Well after midnight on Thursday at World of Bluegrass in Raleigh, North Carolina, Molly Tuttle and her quartet took the stage of the Lincoln Theater for a surprise show. The room quivered with anticipation because, a few hours before, Tuttle had been named the IBMA Guitar Player of the Year -- the first woman to ever be nominated for the prize.
Women have won in the instrumental categories of banjo, bass, fiddle, and mandolin (Sierra Hull earned her second trophy on the same September night). But lead guitar felt like a bluegrass Rubicon. Weighing against Tuttle, and fellow feminine flatpickers like Courtney Hartman and Rebecca Frazier, are decades of societal coding of guitar in rock 'n' roll as a phallic proxy for masculine sexuality. But even beyond that, the bluegrass world, as good as it’s been cultivating its youth, has strongly suggested that girls coming of age should play rhythm and sing. Playing machine gun solos a la Tony Rice or daredevil cross-picking like David Grier seemed anathema for way too long. Where there reasons for this? Anything physical, emotional, or intellectual? Uh, no.
Tuttle’s win coincided with a few other signifiers of progress in the long slog toward full inclusion for women in the music. Hazel Dickens and Alice Gerrard were inducted last week (belatedly) into the Bluegrass Hall of Fame. A smart display in the foyer of the Raleigh Convention Center depicted the history of women in bluegrass, from Sally Ann Forrester to Alison Krauss and the abundant riches of today’s scene.
Feminism was bluegrass music’s first go at civil rights and inclusion, and it took a long, grinding time to arrive at something resembling parity in the modern world. As Murphy Hicks Henry points out in her 2013 book, Pretty Good for a Girl: Women In Bluegrass, one early scholarly work on the genre literally defined the bluegrass band as “four to seven male musicians (Henry’s emphasis) who play non-electrified stringed instruments.” And that was after Bessie Lee Mauldin played bass for Bill Monroe for eight years. Henry’s definitive history set out, she wrote, “to lay that tired myth of bluegrass being ‘man’s music’ to rest. Bluegrass was and is no more ‘man’s music’ than country music was ‘man’s music,’ than jazz was ‘man’s music,’ than this globe is a ‘man’s world.’”
Carry that to its logical and uproariously banal conclusion, and one might dare to propose that bluegrass is everybody’s music. And, in fact, that premise is being put to the test nationally, including in the hothouse environment of IBMA. The most pressing issue and exciting conversations at World of Bluegrass 2017 were about inclusion and diversity in a genre that has, for decades, presented an almost uniformly white, straight, Christian face to the world. Ain’t nothing wrong with any of those things. I’m two of them and love many who are all three. But that is clearly not everybody, and it would be cool if LGBTQ+ people and people of color could, you know, skip ahead to the good part without the decades of hand-wringing and foot dragging that women endured. Hazel & Alice didn’t go the distance for themselves alone or for women alone, after all. They bid the stranger, per the Carter Family, to “put your lovin’ hand in mine.” They sang for the marginalized, all of them.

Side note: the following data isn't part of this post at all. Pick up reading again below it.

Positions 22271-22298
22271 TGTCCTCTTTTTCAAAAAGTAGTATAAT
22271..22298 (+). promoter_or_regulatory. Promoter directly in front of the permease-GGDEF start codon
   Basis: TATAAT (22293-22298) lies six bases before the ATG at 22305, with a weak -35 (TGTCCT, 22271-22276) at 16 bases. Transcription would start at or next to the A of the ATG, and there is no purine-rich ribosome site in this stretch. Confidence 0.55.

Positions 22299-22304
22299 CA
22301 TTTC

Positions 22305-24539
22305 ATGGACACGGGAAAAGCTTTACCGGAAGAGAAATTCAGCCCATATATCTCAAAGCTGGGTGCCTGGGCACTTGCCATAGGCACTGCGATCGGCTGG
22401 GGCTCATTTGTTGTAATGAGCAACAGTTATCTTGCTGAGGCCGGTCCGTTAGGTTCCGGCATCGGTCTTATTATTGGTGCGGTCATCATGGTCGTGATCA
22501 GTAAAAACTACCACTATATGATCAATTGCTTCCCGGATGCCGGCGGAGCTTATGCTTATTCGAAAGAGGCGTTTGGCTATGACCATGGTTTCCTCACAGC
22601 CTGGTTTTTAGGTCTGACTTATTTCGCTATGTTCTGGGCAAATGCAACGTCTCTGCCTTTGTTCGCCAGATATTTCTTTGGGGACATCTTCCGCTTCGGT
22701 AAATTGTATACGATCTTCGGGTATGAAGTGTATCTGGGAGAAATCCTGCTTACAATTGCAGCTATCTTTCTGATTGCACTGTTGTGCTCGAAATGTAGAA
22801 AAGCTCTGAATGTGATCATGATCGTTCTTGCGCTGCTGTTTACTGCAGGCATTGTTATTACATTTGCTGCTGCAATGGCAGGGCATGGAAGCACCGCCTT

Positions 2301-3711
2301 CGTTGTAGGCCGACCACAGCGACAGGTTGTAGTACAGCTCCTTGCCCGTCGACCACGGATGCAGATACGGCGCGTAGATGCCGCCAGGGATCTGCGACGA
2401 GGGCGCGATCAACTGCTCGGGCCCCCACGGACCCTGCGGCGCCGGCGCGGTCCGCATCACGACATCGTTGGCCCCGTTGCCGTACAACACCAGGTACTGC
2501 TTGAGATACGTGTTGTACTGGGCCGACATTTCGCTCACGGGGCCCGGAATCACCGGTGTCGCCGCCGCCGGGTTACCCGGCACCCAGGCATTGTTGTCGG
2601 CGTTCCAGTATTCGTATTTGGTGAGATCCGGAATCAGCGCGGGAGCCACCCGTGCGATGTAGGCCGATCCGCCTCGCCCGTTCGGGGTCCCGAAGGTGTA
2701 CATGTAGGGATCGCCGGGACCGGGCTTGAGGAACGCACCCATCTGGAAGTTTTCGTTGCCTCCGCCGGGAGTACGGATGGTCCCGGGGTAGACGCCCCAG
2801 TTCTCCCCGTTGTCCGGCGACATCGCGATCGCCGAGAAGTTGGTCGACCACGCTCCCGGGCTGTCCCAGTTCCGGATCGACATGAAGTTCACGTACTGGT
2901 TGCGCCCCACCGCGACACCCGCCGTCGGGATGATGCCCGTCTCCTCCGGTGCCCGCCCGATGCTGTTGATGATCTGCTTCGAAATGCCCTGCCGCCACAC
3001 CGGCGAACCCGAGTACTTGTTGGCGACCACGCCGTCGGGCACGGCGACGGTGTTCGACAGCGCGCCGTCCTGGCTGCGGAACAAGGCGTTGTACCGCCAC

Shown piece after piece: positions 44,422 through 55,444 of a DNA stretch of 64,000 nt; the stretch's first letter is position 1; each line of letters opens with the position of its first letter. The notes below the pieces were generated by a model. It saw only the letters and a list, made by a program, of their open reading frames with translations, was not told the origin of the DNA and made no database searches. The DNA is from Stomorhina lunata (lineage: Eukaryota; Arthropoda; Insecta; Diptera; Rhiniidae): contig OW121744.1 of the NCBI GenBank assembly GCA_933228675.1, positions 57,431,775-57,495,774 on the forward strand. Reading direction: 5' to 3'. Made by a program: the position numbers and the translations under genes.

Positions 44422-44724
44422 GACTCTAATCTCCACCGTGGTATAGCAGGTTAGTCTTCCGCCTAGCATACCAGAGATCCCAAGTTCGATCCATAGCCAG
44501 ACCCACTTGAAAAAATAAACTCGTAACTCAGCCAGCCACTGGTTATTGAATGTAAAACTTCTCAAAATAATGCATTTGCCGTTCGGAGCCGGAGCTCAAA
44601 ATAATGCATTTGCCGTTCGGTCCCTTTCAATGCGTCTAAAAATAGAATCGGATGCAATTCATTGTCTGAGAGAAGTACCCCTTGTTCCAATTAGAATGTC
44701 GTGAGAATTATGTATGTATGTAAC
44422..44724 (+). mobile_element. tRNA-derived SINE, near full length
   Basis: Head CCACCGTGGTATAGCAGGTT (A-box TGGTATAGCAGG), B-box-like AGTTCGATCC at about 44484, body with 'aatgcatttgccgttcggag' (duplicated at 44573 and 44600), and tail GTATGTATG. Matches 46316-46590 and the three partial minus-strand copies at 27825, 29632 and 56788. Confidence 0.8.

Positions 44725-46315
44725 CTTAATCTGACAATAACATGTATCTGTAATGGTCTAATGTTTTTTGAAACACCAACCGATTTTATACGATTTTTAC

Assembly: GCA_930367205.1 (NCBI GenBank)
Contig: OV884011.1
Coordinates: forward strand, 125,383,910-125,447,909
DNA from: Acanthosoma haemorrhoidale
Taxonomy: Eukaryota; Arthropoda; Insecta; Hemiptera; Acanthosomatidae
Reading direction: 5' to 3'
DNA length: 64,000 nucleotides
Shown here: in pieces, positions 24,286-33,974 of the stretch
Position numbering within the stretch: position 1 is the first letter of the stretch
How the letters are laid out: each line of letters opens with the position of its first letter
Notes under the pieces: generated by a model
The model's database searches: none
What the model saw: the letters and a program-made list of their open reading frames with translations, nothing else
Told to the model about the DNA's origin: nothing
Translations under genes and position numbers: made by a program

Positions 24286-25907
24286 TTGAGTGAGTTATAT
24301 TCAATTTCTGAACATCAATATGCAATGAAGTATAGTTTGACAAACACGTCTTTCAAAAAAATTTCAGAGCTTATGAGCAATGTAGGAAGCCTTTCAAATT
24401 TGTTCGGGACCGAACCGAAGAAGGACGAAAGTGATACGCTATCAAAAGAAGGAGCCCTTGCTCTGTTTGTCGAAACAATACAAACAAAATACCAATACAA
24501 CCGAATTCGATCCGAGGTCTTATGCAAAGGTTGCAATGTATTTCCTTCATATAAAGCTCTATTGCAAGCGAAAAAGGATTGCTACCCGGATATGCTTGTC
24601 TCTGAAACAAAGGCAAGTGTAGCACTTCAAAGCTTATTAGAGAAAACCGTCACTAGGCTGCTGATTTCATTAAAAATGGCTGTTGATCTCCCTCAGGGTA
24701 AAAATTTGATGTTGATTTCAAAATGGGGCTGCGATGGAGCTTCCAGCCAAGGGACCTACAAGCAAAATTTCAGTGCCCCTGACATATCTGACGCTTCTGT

Over the past 12 months, the inclusion movement has been on a forward roll. The most talked about event at the 2016 IBMA convention was the semi-sanctioned, upstart Shout & Shine diversity showcase, with musicians who were Black, brown, and queer throwing down on banjos and fiddles. If any one thing put a new face on bluegrass music in modern times, it was this. Organizer Justin Hiltner (the BGS's social media director) stepped up in a leadership role, not only by example as an openly gay banjo-playing dude from Nashville, but by challenging the IBMA institutionally and professionally to be explicitly and publicly inclusive, or risk leaving new generations of potential members uninterested.
Minor controversy broke out last spring when members of the California Bluegrass Association sponsored a float in the June San Francisco Pride Parade. A thread on the association’s forum is full of respectful conversation and overwhelming support for putting a float with a live bluegrass band in one of the Bay Area’s biggest public gatherings. While there seem to be no reports of outright hostile homophobia, a minority of the membership took the more oblique path of objecting to their music and association being tied to “religion and politics.” One fellow wrote, “I see the gay pride parade as a promotional event for the gay lifestyle and the in-your-face display of that lifestyle.”
The CBA contingent went ahead, of course, and besides having a triumphant day, the float went on to win the SF Pride Best of the Best Overall Award, the highest honor for Pride participants. In the end, a small handful of people resigned from the CBA, but even more appear to have joined. And Bluegrass Pride's rainbow forward t-shirts and buttons became the hot thing to wear at Raleigh’s World of Bluegrass.
Likewise, this year’s second Shout & Shine concert was a hit, with performers that included the African-American string band the Ebony Hillbillies and openly gay Kentucky folk singer Sam Gleaves, plus his mentors, married folk duo Cathy Fink and Marcy Marxer. Gleaves told me he found the event “heartening and really fabulous,” but this most humble gentleman tends to emphasize the aspirations of others more than his own identity, be it a more prominent place for people of color or for old-time folk music itself.